History is everywhere in London and, not least, on the banks of the river Thames, where now you can go on tours in the hope of digging up pieces of history which could, if you're lucky, end up in a museum.
There's something very satisfying about paddling around in the mud and rocks of a river foreshore. If the foreshore happens to be part of London's River Thames, then there's a good chance of finding something historically significant, too. There's been a surge of interest in treasure hunting in the UK. Historians say the finds made by amateur archaeologists are playing a pivotal role in constructing England's historical past.
Now visitors to the country can take a stab at unearthing history too. One popular guide in London, for example, takes tourists ‘mudlarking' and many of their finds end up in museums. One such group of visitors gather on the banks of the River Thames, in the heart of London. Stooping and peering, they pick through the stones and mud at their feet, hoping to find treasure left behind by past generations.
A walk through a muddy past
As the guide, archaeologist Dr Fiona Haughey says, here on the Southern banks of the river, is an historic location: "Really it was the 'red light district' in Shakespeare's time. We had four theaters here - The Rose, The Hope, The Globe and The Swan. We had bear baiting, boar baiting and of course the 'ladies of the night'. So we're on the interesting side of the river."
Dr Haughey has been combing the Thames foreshore for 20 years. At regular intervals, she leads tours explaining the intricacy of ‘mudlarking', a pursuit she says is hundreds of years old.
'Mudlarkers were usually boys'
"It was usually boys who were sent down in to the mud when the tide went out to find what had been dropped off the ships when they were offloading in order to be able to sell them to get money to live," Dr Haughey explains. "Because they were in the mud, they were called mudlarks." And although they're not searching for their supper, today's tourists and aspiring mudlarks make some interesting finds. As they gather around her, proudly holding out the items they've found, Dr Fiona patiently explains each find and its origin and age.
"This is a bit of clay pipe stem," she tells Rachel, a 35-year old visitor holding out what looks like an off-white broken tube. "The problem with the stems is that very rarely is there anything on it that you can use to date them. I've got two pieces -not from here- that say diamond jubilee on them. And I tell you, it wasn't 2012 and we've only had two," she adds, referring to Queen Victoria's diamond jubilee in 1897.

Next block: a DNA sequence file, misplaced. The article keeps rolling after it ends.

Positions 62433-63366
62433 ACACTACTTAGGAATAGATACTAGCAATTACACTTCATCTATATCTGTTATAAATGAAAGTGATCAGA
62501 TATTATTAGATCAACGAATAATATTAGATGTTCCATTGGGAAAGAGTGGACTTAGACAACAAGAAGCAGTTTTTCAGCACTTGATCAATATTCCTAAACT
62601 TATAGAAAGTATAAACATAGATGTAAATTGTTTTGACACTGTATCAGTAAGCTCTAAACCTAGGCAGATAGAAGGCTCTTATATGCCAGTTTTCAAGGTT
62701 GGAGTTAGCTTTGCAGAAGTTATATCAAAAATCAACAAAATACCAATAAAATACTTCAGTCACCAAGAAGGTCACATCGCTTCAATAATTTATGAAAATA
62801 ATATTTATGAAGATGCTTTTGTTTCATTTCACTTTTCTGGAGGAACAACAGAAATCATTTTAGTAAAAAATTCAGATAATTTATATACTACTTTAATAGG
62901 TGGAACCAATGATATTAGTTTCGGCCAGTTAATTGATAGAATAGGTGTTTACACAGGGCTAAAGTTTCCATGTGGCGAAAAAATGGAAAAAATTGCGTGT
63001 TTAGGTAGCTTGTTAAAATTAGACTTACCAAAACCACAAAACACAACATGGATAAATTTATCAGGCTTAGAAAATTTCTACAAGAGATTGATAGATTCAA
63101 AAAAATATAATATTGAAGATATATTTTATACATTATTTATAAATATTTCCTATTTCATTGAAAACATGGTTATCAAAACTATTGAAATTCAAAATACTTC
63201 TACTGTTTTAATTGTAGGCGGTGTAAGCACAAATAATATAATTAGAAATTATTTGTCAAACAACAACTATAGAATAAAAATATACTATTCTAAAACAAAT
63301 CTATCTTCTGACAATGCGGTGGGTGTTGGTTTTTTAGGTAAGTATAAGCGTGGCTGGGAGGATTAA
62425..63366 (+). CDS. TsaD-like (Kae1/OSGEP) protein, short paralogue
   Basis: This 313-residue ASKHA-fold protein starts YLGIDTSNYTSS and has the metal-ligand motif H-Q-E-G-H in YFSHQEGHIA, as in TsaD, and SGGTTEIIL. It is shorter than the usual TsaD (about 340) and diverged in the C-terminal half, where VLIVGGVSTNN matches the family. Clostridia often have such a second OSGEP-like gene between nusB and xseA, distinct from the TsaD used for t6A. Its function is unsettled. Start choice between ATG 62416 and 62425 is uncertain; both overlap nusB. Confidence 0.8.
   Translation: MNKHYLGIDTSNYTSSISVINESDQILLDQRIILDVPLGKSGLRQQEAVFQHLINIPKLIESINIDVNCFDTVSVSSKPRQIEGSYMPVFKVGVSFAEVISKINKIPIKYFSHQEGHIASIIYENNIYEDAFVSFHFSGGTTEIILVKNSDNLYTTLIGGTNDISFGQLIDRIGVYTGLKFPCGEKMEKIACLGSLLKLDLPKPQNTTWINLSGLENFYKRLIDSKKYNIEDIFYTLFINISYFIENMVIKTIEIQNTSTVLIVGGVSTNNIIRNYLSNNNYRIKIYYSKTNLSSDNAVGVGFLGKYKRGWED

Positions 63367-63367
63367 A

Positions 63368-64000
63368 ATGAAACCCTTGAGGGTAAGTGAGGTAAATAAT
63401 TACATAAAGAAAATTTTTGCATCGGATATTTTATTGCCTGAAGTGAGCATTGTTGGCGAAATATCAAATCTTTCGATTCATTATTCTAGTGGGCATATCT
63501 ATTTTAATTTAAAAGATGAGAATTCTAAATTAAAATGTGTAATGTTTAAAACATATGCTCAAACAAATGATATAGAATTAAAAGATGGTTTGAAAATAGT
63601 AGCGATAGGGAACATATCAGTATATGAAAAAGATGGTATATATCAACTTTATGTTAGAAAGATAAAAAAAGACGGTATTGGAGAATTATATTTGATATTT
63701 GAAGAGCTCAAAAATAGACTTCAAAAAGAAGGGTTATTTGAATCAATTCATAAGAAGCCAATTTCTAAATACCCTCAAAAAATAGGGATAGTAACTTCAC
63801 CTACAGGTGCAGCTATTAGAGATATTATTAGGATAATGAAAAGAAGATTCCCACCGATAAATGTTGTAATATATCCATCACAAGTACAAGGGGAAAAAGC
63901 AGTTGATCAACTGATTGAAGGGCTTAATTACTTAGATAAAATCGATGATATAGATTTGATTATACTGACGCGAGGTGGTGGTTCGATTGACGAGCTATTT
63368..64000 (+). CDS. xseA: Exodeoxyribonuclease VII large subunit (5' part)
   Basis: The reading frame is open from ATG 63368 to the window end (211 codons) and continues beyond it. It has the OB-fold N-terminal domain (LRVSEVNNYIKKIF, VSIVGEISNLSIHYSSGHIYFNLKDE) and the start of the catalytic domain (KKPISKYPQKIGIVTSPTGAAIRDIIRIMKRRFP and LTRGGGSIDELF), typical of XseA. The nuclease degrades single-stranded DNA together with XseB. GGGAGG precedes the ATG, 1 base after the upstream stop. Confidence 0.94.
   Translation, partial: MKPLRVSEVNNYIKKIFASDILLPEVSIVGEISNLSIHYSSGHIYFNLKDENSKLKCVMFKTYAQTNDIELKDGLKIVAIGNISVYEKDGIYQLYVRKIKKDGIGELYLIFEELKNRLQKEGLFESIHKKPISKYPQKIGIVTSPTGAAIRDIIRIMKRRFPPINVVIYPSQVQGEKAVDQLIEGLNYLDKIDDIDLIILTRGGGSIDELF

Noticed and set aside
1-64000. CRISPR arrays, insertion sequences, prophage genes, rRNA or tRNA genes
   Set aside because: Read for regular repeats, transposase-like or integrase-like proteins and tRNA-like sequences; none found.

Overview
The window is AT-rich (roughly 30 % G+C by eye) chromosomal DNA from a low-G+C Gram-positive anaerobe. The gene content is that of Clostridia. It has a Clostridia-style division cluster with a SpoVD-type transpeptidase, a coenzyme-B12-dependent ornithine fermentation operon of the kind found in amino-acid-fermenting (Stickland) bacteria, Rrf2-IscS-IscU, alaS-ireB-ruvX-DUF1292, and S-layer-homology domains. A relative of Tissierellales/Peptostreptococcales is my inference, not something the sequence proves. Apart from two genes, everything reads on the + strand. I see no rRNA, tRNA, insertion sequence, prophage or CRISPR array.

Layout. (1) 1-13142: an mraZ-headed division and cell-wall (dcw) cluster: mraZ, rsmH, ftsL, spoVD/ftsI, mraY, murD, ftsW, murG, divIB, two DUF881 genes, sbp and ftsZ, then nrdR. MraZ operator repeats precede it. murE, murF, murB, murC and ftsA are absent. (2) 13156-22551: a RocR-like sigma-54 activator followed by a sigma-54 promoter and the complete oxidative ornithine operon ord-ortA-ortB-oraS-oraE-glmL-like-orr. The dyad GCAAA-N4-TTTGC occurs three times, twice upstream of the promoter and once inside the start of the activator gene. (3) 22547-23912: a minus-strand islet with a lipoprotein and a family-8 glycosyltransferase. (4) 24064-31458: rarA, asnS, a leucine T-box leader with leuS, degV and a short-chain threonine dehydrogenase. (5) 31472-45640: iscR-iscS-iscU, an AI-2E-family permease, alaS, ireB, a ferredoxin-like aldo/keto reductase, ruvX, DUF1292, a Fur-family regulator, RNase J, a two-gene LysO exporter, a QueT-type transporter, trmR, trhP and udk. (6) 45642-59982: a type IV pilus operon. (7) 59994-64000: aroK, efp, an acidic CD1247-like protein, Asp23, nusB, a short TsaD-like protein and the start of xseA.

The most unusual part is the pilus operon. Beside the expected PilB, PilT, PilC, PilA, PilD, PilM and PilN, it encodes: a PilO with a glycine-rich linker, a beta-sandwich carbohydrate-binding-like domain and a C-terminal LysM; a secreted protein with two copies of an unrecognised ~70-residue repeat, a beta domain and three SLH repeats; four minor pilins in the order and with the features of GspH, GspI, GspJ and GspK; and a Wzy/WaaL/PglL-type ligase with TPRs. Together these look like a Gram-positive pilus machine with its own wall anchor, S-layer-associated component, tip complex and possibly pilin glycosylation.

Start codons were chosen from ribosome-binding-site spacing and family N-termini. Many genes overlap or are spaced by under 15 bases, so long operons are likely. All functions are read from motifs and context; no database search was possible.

From the Ice Age to Shakespeare
Dr Haughey herself has found everything from ice age hand axes to Neolithic pottery in her own exploration of the Thames foreshore. She says her tours have also turned up artifacts of considerable historical significance.
"We've had a few pilgrim badges found that were interesting and those were things that have gone up to the museum for people to look at," she exclaims proudly.
On a visit to the British Museum, we find part of its collection of pilgrim badges in the Medieval Europe gallery on the third floor. Dr Michael Lewis, the Museum's Deputy Head of Portable Antiquities who is showing us around, is currently researching pilgrim badges and their uses. "People would go to Canterbury," Doctor Lewis explains. "They'd buy a badge of St Thomas A'Becket and they would touch that badge on the shrine of the archbishop."
Pilgrim badges, 'the world's first souvenirs'
"Then whatever their concern was -it may be they've committed some sin, it may be they've got some sort of disease or ailment," he continues, "it would be hoped that by holding this badge close to them, that that would cure them of that ailment or that sin."
Pilgrim badge found by mudlarker on Thames Foreshore, part of the British Museum's Pilgrim badge display.
Pilgrim badges were the world's first souvenirs, sold to visitors travelling to religious shrines in the Middle Ages. Though hundreds of thousands of badges were made, now only a few remain. And it's the mudlarks who have unearthed most of them. "I've also got an interesting badge -one of my favorite badges- this one is basically Mary and Child on a crescent moon," Doctor Lewis enthuses. "These badges are only really found on the Thames foreshore. They haven't really been found anywhere else."
According to Dr Lewis, archaeological excavation in England is 'development-led', meaning that it takes place when builders at a construction site unearth or are expected to unearth something historically important.
Amateur archaeologists like mudlarks and those using metal detectors are more adventurous – often going where the professionals don't. And Dr Lewis says their finds can alter our picture of the past. "Many of the finds are very fragmentary small pieces. They are like little pieces in a jigsaw puzzle that help us create a picture of the past," he explains. "By putting them together we get an idea of what's going on. They can actually rewrite history."
So back at the tour on the Thames foreshore, we review the days' finds. There's the lower jaw of a horse, a roof tile from the Tudor period, flakes of pottery, bits of coal, a bucket handle and a bed spring. Oh well. Even the most promising mudlarks can't rewrite history every day.